• Olympic: Three Parks in One

    Olympic

    National Park Washington

California Sea Lion

Four California sea lions on a rock

California sea lions often lounge on offshore rocks of the Olympic Peninsula.

California Sea LionZalophus californianus

Identification:
Maybe best known for their distinctive circus-like bark, California sea lions are so called because of their breeding grounds in California's Channel Islands. They are smaller and more vocal than the Steller's sea lions that haul out alongside them in the offshore waters of the Olympic Peninsula. Though usually darker in color than Steller's sea lions, California adult males are further distinguished by a prominent crest on their head.

Habitat:
The Olympic coast lies along the migratory path of both California and Steller's sea lions. On the way to foraging areas in the Strait of Juan de Fuca, California sea lions feed in the coastal waters in the late summer and early fall. They haul out in masses on the abundant offshore rocks, amiably alongside their larger cousins. These whiskered creatures are often visible on the islands off the coast of Cape Flattery and Cape Alava, arriving in late summer or early fall, and often staying through spring.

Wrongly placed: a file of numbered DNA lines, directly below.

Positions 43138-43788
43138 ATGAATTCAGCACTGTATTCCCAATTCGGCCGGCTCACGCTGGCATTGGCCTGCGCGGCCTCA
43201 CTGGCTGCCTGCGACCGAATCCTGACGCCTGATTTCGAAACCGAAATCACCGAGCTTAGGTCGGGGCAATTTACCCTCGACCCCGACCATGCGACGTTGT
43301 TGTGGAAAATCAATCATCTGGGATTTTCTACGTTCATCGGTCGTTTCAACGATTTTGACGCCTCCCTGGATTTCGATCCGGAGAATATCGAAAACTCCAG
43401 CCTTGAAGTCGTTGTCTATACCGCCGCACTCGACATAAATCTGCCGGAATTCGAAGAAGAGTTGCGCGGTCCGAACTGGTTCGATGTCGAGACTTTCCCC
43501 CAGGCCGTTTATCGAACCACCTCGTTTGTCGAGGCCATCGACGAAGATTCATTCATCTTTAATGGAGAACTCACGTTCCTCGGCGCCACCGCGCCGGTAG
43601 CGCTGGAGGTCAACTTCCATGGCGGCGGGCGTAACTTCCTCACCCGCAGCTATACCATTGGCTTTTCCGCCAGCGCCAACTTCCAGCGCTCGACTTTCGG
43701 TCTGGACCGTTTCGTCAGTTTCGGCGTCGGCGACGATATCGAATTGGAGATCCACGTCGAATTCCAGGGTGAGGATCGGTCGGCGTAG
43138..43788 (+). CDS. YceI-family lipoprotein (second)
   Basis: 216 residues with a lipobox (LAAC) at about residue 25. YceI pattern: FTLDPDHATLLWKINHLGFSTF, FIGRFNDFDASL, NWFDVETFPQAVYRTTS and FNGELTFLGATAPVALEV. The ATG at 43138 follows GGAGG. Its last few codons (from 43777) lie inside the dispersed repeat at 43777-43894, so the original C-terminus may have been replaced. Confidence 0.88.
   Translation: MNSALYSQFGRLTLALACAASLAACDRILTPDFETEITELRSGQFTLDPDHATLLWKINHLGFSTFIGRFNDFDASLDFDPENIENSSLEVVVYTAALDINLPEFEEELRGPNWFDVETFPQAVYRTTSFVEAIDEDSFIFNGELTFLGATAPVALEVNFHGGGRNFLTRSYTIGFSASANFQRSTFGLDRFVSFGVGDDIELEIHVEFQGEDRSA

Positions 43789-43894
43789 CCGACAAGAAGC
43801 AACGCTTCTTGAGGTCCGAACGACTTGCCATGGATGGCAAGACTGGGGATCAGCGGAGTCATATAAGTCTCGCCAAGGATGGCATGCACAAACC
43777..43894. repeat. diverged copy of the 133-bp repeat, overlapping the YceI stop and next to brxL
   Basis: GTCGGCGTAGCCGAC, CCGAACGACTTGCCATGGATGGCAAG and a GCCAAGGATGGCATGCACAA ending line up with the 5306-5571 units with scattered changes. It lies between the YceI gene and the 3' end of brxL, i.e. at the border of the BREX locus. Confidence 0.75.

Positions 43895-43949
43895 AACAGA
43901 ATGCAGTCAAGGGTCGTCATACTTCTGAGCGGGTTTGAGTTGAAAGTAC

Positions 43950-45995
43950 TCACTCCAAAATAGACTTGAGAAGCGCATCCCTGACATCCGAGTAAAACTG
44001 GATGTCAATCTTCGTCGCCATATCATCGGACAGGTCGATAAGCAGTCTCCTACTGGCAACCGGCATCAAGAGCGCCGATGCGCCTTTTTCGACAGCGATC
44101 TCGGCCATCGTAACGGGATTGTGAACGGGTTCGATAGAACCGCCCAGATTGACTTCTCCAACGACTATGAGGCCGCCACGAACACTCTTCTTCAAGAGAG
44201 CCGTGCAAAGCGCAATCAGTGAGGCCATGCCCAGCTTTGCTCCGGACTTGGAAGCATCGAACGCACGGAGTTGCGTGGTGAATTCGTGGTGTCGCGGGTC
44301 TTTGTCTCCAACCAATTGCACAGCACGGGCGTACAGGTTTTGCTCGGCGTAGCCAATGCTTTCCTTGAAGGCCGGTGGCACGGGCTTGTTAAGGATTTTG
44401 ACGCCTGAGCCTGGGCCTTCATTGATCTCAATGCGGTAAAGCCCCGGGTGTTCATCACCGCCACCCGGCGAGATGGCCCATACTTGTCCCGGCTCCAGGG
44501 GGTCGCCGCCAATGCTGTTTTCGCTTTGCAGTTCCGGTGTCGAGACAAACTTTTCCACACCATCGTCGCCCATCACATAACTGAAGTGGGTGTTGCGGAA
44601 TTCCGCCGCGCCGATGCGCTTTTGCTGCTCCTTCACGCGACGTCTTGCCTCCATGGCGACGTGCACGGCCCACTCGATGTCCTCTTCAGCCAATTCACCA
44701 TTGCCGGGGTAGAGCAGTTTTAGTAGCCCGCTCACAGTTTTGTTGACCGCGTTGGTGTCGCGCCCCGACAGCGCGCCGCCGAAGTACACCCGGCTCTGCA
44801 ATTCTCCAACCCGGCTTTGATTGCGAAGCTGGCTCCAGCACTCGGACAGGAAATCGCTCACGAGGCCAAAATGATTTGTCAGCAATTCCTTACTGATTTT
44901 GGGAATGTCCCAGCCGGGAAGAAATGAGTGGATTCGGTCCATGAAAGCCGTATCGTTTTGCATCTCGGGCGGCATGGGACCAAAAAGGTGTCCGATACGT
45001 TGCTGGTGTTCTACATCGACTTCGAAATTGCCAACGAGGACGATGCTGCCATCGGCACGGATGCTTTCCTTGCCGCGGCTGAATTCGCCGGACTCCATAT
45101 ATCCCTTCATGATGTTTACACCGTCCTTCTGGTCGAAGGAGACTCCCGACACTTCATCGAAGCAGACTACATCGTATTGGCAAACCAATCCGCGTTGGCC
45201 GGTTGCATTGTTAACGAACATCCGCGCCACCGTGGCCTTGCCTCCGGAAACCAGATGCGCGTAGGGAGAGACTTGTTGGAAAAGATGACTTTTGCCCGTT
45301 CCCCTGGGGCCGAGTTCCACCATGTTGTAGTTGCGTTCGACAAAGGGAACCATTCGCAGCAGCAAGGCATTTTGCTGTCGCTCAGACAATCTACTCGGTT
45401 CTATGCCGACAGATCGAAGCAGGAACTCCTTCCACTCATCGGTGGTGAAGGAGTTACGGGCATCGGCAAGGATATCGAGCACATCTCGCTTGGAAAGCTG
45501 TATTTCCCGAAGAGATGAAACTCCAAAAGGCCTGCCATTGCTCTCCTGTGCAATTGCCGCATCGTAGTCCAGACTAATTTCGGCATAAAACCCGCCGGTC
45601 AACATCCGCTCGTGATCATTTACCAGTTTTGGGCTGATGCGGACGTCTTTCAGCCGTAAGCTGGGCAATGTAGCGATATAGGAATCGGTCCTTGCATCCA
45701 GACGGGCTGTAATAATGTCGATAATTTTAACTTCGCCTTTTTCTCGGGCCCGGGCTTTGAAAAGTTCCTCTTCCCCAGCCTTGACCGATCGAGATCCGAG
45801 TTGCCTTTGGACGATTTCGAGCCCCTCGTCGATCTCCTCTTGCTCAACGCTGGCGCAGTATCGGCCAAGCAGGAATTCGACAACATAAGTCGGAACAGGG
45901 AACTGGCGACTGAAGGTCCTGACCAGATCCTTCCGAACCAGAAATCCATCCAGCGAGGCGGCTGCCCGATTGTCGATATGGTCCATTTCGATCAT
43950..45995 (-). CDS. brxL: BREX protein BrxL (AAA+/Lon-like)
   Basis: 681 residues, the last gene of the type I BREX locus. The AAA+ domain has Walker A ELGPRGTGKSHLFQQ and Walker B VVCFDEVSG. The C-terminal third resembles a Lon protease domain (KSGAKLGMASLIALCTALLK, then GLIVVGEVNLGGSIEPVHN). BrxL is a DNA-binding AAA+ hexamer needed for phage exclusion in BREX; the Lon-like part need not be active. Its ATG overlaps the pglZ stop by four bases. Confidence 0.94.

Diet:
California sea lions feed mainly on squid, smelt, codfish, rockfish, and most other available fish.

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Did You Know?

DYK fisher release

Fishers (members of the weasel family, related to minks and otters) were reintroduced to Olympic National Park in 2008-10. They are native to the forests of Washington, including the Olympic Peninsula, but disappeared due to overtrapping in the late 1800s/early 1900s and habitat loss.